Lack of sleep can change your generosity, according to this American study


OWhat determines how generous you are? Could it be how much money you have? How nice are you? Or maybe it depends on your values. All of these assumptions sound reasonable, but a new study from the University of Berkeley suggests that something as trivial as the quality of your recent sleep can also affect your willingness to help others on any given day. He found that sleep deprivation leads to reduced generosity.

The researchers tested people’s kindness when they were tired in three different ways. In the first study, they deprived 21 volunteers of sleep for 24 hours and then asked them how willing they would be to help in a series of scenarios, such as helping a stranger carry their shopping bags.

They asked participants to repeat the altruism questionnaire after a normal night’s sleep. The researchers also studied the brain activity levels of the 21 participants using fMRI imaging.

Then, 171 volunteers recruited online kept a diary of their sleep before answering the same questionnaire. For both experiments, researchers found that fatigued participants scored lower on the altruism questionnaire. This was the case regardless of the participants’ empathy traits and whether the person they were supposed to help was a stranger or someone familiar.

Finally, the researchers analyzed more than 3.8 million charitable donations made in the United States before and after the daylight saving time change, which causes everyone to lose an hour of sleep. Donations were down 10% in the days after the clock change compared to the weeks before and after the transition.

fMRI imaging analysis revealed that sleep deprivation appears to be linked to reduced activity in the area of ​​the brain related to social cognition, which regulates our social interactions with others. The change in brain activity was not related to sleep quality, only quantity. The good news is that this effect is short-lived and disappears once we return to our normal sleep pattern.

What the research says

It has long been established that sleep is essential to many aspects of our health and well-being. This was famously demonstrated in 1959, when American DJ Peter Tripp stayed up to broadcast live from New York’s Times Square for 201 hours continuously. Peter’s record was broken in 1964 by Randy Gardner, a teenager who stayed awake for 260 hours (almost 11 days) for a school science fair project.

Randy and Peter appeared well throughout their experiments. But as the challenge progressed, they began to scramble their speech, were confused at times, and struggled with simple tasks such as reciting the alphabet.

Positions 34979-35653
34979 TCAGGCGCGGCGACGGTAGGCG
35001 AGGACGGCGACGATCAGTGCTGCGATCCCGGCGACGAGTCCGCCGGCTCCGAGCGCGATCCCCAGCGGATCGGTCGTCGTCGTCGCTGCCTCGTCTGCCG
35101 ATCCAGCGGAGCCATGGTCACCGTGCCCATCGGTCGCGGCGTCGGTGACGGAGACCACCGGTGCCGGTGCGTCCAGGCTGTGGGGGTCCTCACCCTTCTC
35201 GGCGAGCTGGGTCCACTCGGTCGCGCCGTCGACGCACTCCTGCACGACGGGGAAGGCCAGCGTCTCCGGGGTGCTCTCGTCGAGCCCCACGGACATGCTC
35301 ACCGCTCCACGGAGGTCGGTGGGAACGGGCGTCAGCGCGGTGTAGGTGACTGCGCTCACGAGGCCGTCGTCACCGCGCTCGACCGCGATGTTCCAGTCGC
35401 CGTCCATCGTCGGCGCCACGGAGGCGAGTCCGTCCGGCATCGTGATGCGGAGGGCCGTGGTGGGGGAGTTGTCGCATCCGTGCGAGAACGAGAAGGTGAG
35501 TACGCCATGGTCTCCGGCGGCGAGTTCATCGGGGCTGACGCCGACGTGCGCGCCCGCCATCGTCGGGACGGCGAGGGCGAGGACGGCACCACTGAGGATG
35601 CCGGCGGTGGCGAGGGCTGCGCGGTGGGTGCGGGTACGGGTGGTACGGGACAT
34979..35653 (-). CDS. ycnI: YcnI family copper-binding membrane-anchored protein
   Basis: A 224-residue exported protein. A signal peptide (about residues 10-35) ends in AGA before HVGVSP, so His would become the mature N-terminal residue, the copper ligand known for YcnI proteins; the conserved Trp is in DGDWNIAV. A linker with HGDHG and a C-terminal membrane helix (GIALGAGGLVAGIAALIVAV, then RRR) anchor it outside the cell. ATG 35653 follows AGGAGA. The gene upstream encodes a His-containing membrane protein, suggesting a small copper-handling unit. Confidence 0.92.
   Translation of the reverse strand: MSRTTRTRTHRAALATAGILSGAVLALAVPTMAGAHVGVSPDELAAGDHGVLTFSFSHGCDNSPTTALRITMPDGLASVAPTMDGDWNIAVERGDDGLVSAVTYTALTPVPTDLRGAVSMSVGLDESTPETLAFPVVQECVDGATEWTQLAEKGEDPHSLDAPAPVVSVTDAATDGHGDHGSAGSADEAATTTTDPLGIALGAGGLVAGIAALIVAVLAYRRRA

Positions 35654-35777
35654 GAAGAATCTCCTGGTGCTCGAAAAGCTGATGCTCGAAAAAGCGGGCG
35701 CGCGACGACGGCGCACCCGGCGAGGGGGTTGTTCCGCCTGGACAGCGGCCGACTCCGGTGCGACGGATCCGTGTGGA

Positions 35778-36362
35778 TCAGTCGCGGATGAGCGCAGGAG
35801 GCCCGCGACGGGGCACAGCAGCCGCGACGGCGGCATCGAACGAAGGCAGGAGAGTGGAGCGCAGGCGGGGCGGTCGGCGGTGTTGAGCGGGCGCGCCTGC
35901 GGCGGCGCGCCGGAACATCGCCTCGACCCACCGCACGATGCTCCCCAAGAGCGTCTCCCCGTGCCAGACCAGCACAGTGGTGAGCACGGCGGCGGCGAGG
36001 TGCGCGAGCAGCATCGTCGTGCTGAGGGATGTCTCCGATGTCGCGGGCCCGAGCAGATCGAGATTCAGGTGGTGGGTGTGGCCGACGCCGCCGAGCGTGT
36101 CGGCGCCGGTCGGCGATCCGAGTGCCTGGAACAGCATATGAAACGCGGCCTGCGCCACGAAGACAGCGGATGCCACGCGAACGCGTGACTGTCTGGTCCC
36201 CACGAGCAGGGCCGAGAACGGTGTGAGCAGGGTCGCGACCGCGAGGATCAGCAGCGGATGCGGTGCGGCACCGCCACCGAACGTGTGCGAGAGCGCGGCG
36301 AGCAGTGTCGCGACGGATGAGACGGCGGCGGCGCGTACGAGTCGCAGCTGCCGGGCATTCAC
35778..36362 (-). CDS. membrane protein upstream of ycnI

Both also had vivid hallucinations. Peter saw cobwebs in his shoes and thought a desk drawer had caught fire.

We now know that sleep deprivation is linked to mental health issues, including hallucinations and psychosis. Peter and Randy appeared to be recovering from their ordeals, but research shows that severe, long-term sleep deprivation can lead to lasting neurological problems.

Since the stunts of Peter and Randy, research has shown that sleep deprivation affects most aspects of our behavior, including our basic thinking skills, such as memory and decision-making. In 1988, the Association of Professional Sleep Societies published a report in the journal Sleep, warning that poor sleep leads to an increased risk of accidents, such as a traffic collision or a DIY accident at home.

A 2015 study compared the number of fatal traffic accidents in the United States right after daylight saving time when the clocks go forward and we lose an hour of sleep and found a significant increase in number of accidents the following day.

Everything becomes clear

Psychologists believe that kindness and generosity are part of our social cognition, a complex set of processes that control how we interact with others and how we make decisions about our behavior towards them.

These decisions are based on many factors. Each of these factors is affected by the quality of our sleep. our memory, all aspects of the memory of previous situations, the quality of our decisions, our impulsivity and above all our emotions and our ability to regulate them. It is to be expected that the amount of money we are willing to give will also be sensitive to sleep.

So the next time a friend asks you to donate for their marathon fundraiser, sleep on it.

Laura Boubert, lecturer in psychology, University of Westminster

This article is republished from The Conversation under a Creative Commons license. Read the original article.

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